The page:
The Syrophoenician Woman

By MARIAM WILLIAMS

And I remember the first slap that followed the slur, how soft
were the fingertips, so slick with oil and sweat the burning mark
seemed to reassure both ‘Know your place’ and ‘This, too, shall pass.’

And I remember my daughter’s night thrashing in morning
for a fortnight now, rooster’s call never signaling mercy.
How demons use her eight-year-old hands to pluck
the hair from her head in clumps, how she feeds the possessed
shredded curls to rats.

He who is without sin cannot call me a dog
and mean it, so Master, use me for your lesson. Slay
me with the hate of your people. I will play the role,
stay bowed at your feet, breathing their unearthly dust
as I say, ‘But even the dogs eat the crumbs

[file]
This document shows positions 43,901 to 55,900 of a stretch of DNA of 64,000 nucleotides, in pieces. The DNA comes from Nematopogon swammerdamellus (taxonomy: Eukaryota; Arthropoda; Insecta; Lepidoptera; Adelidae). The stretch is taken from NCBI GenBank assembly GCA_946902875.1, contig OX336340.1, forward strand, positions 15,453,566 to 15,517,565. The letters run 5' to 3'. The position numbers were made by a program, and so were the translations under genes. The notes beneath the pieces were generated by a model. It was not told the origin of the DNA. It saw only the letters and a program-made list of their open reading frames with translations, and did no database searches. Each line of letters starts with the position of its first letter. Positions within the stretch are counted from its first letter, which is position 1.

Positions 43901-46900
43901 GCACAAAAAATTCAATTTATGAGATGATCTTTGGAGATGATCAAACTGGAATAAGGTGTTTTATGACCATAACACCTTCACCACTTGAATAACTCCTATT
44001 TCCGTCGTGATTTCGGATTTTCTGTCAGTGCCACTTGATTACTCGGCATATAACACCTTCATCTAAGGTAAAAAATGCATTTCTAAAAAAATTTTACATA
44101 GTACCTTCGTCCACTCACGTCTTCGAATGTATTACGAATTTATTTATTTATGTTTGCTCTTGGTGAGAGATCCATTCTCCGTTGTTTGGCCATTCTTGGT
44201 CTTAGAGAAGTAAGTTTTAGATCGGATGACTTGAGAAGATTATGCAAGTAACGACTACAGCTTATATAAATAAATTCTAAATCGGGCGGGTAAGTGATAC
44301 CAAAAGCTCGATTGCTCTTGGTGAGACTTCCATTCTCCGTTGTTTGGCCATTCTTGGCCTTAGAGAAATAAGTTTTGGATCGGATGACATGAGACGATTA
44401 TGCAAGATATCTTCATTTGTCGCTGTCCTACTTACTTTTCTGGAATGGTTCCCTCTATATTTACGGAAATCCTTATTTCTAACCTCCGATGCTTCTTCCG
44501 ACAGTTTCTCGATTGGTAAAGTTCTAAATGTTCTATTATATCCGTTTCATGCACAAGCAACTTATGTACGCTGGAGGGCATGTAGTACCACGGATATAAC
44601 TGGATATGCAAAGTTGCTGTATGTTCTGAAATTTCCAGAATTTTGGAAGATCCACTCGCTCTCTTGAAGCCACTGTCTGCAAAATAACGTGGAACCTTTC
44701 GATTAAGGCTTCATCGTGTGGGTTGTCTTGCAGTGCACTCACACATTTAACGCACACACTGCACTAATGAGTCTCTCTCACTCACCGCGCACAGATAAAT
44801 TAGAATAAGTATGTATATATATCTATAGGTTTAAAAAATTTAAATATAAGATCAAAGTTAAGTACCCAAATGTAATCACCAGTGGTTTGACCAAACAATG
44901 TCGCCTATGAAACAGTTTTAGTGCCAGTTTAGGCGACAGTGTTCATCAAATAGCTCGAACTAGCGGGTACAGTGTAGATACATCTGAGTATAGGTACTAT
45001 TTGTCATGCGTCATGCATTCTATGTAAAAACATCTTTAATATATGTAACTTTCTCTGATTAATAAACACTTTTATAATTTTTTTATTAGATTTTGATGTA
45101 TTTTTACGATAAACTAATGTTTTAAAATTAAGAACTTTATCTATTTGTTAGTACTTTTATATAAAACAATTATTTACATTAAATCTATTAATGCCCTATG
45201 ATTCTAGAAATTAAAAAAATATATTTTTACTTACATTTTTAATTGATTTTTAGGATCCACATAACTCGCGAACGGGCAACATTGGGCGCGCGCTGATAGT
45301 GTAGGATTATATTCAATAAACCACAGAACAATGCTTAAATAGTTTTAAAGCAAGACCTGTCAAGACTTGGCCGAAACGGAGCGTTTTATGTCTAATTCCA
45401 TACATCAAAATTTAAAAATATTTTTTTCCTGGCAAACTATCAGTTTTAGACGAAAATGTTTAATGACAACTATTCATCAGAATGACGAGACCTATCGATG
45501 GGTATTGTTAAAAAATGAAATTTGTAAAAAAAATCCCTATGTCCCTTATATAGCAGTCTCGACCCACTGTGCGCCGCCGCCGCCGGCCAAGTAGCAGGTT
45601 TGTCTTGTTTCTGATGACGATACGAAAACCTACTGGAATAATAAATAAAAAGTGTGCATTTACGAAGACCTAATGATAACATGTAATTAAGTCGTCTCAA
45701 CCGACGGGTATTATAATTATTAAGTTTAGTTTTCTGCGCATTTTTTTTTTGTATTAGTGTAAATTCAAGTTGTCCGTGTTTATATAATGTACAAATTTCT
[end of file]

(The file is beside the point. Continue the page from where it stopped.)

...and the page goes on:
that fall from their master’s table.’

And I remember my daughter’s kicking in my womb,
first suckle like new lover’s tongue, first smile
my salvation.

And my faith is great.

 

MARIAM WILLIAMS is a Kentucky writer living in Philadelphia. She recently completed her MFA in creative writing and a certificate in public history from Rutgers University-Camden. Her poetry has been published in Ninth Letter, The Feminist Wire, Cosmonauts Avenue, and bozalta. Mariam is currently working on a chapbook that retells stories of silenced and condemned women of the Bible, and on a memoir that explores intersections of faith, family, and feminism in her life. 

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The Syrophoenician Woman

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